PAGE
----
Another practical example comes from the field of medical research and the option to have access to ongoing online clinical trials - such as the ones the Journal of Medical Research provides. They’re all just a click away! And there are many such examples. 

Overall, such methods include: 

  • cyber-ethnography; 
  • social network analysis; 
  • web-based experiments; 
  • online questionnaires; 
  • online focus groups; 
  • online interviews; 
  • online qualitative research; 
  • online content analysis.

With these digital methods, it’s also interesting to take into account the participants' perspective too. For instance, participants in these types of research may feel much more comfortable with their overall involvement (it’s usually anonymous as it’s online, so there’s no need for any physical presence).

Also, it’s much easier to establish communication with hard-to-reach populations online than it is to try and “drag them” somewhere physically.  

Finally, conducting online research may prove to be much more cost-effective than conducting physical research. It’s also time-saving and overall it seems much more practical. 

Suggestions for Further Reading 
Research skills require the capacity to identify and evaluate information.

Research is all about reading and questioning what you’re reading. It’s about closely following what the author (or very often the researcher) is trying to say while questioning their true motives. Only then can you say that you’ve “mastered” the act of reading. 

Plus, sometimes the real challenge is to disagree with the book’s claims and/or take a stance (which may be difficult for some, as we tend to take things for granted when we see someone reputable claiming them). Then again, isn’t that the whole point of being challenged? To read these claims and then come up with some of your own? 

That said, whichever approach you have, below are twelve books to get you started on the matter. To inspire you to take this stance we’ve mentioned. 

So, which one are you reading first? 

  1. Research Skills: Analysing, Researching and Presenting, by Simon Moss 
  2. Critical Thinking Skills: Developing Effective Analysis and Argument, by Stella Cottrell 
  3. Research Skills for Teachers: From research question to research design, by Beverley Moriarty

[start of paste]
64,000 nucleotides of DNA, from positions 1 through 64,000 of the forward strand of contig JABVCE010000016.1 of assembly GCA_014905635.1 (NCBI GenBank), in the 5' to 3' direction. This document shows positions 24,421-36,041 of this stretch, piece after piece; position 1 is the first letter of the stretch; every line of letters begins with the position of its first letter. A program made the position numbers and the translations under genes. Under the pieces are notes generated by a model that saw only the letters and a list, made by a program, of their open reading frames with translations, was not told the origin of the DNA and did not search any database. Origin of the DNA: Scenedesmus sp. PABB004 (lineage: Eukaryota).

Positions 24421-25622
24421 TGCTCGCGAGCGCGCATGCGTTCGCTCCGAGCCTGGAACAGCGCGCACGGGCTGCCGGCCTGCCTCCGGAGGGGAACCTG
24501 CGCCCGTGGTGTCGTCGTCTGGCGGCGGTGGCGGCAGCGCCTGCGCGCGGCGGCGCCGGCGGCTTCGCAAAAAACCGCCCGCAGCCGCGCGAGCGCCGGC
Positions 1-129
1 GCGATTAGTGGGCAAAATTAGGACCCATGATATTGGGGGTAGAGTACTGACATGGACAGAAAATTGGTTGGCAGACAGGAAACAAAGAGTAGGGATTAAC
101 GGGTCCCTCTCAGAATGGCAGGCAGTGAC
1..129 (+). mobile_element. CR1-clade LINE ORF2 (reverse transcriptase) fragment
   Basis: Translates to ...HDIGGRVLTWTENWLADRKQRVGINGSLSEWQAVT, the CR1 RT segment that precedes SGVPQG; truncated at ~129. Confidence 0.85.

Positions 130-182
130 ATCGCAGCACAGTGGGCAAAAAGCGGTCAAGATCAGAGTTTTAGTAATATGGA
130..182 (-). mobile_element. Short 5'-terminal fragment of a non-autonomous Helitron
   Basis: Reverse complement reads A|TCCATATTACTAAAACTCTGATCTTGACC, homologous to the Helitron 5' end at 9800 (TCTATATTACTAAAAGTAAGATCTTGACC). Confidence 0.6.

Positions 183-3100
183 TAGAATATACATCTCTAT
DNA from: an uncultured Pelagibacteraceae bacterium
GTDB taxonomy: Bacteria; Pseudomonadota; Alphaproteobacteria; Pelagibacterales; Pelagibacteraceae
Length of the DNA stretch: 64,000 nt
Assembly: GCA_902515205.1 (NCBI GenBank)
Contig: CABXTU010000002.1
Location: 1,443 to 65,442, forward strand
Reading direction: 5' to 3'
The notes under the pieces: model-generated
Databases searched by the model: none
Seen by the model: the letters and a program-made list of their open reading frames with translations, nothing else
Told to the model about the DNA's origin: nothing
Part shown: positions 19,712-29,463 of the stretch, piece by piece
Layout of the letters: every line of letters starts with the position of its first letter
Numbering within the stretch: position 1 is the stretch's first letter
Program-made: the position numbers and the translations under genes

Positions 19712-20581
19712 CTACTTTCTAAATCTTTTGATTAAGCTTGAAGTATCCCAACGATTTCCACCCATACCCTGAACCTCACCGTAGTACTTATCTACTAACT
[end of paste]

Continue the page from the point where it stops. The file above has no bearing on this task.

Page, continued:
4. Smart Thinking: How to Think Conceptually, Design Solutions and Make Decisions, by Bryan Greetham
  5. Stand Out from the Crowd: Key Skills for Study, Work and Life, by Laura Dorian and Eleanor Loughlin
  6. Make It Stick: The Science of Successful Learning, by Peter C. Brown, Henry L. Roediger III, and Mark A. McDaniel
  7. Internet Research Skills, by Niall O Dochartaigh
  8. Planning Your Postgraduate Research, by M. Walshaw
  9. Your Research Project: Designing, Planning, and Getting Started, by Nicholas Walliman
  10. The Craft of Research (Chicago Guides to Writing, Editing, and Publishing), by Wayne C. Booth
  11. Manual for Writers of Research Papers, Theses, and Dissertations, (Chicago Style for Students and Researchers), by Kate L. Turabian 
  12. Research Design: Qualitative, Quantitative, and Mixed Methods Approaches, by J. David Creswell and John W. Creswell 

Final Thoughts 

Having great research skills in today’s era where we're literally bombarded with a plethora of information is not only necessary but mandatory too. And no, you don’t need to be a researcher or very advanced at it - you just need to be able to “filter” all the information that reaches you and to be able to differentiate between what’s relevant and what isn’t; what’s true, what isn’t; what matters, what doesn’t. 

That said, there’s always something new to be learned and new research skills to be “perfected”. 

And while Dan Brown may have said that “Google is not a synonym for ‘research’”, we'd add that it can certainly teach you a lot about it. And we can, too! If you want to know how, don’t leave without checking our detailed online course on research skills. 

We cover so much and we really teach you a lot! Here’s what you can expect: 

  • understand how Google works; 
  • differentiate between quantitative data and qualitative data; 
  • understand the different types of research methods such as: philosophical, formal, empirical, and computational;
  • various critical thinking strategies; 
  • sharing your findings, why research ethics is important, and so on. 

Ready to embark on this new research adventure?